The Saudi-Iranian agreement will remain the region’s most prominent development for a long time. China’s involvement in this thorny matter, which saw Beijing become a sponsor and guarantor of the agreement, adds to its significance.
The role China played affirms its growing influence in the region and its determination to ensure political and security stability as it vies to safeguard its immense economic interests in there, which does not imply that it will not have political and military interests in the future.
If the Chinese initiative is fated to succeed, even to achieve relative success, in cooling the hotbeds of tension (or some of them), strengthening neighborly relations, and ensuring that the agreement between the two rival countries is abided by, even to a minimal degree, then it would be considered an achievement that previous regional and foreign initiatives failed to realize.
There can be no doubt as to whether China has succeeded in solidifying its expansion on the Silk Road in the Gulf and the Middle East by highlighting its geostrategic and political dimensions. It has given us an early indication of the hallmarks of what might eventually be called Pax Sinica, along the lines of Pax Americana. This is the first time a major power other than the US unilaterally intervenes in the Middle East to contain a conflict since the Cold War ended.
China pounced on the opportunity presented by US policy failures, which allowed Russia to launch a military incursion into the region that has been ongoing and justified with shoddy pretexts since 2015. The US has also turned a blind eye to military attacks on its allies and partners in the region several times, refraining from retaliating in a manner commensurate with the attacks. This engendered feelings of disappointment, caution, and skepticism about Washington’s credibility and its commitment to its security guarantees to its Arab allies.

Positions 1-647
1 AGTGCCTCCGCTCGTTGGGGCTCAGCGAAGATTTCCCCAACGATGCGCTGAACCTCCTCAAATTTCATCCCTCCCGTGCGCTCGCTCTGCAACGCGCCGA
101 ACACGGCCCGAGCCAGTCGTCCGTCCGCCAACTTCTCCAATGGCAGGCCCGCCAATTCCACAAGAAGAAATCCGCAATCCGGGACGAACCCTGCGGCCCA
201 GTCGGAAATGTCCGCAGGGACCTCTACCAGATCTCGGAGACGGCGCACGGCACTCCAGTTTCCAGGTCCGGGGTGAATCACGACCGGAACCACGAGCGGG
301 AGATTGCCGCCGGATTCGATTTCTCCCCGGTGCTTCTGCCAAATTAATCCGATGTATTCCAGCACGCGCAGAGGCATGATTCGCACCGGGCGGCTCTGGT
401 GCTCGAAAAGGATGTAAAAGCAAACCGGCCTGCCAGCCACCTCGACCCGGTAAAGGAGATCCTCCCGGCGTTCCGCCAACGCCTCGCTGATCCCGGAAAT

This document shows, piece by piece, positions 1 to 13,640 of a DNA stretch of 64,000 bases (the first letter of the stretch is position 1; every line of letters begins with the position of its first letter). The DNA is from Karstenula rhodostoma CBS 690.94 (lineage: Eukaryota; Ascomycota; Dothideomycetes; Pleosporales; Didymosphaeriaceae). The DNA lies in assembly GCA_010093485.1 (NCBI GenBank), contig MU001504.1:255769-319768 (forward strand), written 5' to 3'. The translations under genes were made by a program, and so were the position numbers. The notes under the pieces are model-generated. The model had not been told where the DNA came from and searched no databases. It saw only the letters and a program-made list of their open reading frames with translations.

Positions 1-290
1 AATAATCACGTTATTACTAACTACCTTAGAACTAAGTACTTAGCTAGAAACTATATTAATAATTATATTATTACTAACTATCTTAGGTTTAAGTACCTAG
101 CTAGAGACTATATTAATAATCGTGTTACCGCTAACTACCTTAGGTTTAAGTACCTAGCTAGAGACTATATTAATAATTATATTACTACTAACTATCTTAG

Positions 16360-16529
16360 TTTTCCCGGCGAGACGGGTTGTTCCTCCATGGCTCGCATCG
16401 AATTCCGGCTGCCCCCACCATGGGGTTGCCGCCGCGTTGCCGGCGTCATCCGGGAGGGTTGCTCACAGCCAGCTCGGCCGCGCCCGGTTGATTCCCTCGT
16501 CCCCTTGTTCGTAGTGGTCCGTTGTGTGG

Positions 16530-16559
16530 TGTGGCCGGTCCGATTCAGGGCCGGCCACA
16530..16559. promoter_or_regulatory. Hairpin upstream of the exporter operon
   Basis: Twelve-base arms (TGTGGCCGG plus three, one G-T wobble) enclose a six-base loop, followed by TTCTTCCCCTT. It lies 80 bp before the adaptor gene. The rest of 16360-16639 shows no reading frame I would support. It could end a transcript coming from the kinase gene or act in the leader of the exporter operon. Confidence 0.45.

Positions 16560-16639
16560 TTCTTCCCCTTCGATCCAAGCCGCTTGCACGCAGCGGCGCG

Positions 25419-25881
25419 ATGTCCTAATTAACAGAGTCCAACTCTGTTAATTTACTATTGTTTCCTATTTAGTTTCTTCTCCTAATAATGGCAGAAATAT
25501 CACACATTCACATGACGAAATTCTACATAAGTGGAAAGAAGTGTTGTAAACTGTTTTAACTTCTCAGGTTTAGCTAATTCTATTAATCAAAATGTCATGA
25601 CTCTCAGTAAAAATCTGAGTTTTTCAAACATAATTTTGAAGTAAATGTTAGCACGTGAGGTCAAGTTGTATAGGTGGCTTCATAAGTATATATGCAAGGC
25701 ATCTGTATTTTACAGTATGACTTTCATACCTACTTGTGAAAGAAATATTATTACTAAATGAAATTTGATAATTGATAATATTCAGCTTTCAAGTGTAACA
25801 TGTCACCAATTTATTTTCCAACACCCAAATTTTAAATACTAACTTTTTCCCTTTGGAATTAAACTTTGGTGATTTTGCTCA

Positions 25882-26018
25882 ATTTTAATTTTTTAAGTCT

Beijing took advantage of Russia being embroiled in the war on Ukraine, the aloofness that seeped into Washington’s ties with its Arab partners, and vague and contradictory indications we see from the US from time to time that it intended to abandon the region.
While Iran’s isolation left it with no choice but to seek closer ties to China, Saudi Arabia has shrewdly diversified its alliances without giving up on its alliance with the US, though relations between the two countries have been turbulent. Here, we should mention the deal for 129 Boeing airplanes signed last week. Saudi Arabia also managed to place the political and moral onus on China to ensure a safe environment that facilitates the flow of goods along the Silk Road.
We do not need to elaborate on the Kingdom’s keenness on stability in the Middle East generally and the Arab Gulf particularly. Saudi Arabia is determined to turn them into economic, financial, touristic, and cultural hubs and eventually lead the region to an era of unprecedented progress.
In 2016, Vision 2030 was formulated with its three axes: “vibrant society,” “thriving economy,” and “ambitious nation.” All the projects launched within this framework reflect this desire: from the cross-border city of NEOM in the northwest of the Kingdom to the “world’s largest” entertainment, cultural and athletic city in the Qiddiya region, the Middle East Green Initiative, the Sakaka Solar Power Plant Project, etc… This Kingdom’s vision requires security, and ideally, Saudi Arabia would have no problems with anyone. On the other hand, Saudi Arabia has immense economic projects that have impacted the lives of its citizens and contributed to achieving Vision 2030.
As for Iran, it has been sanctioned and blockaded since the 1979 revolution, which gave rise to severe economic and financial problems that fueled popular uprisings over political, social, and livelihood issues. The country is also under international pressure tied to its nuclear problem and its destabilizing actions in the region and beyond. It went as far as intervening in Europe, interfering in the Ukrainian war on the side of Russia.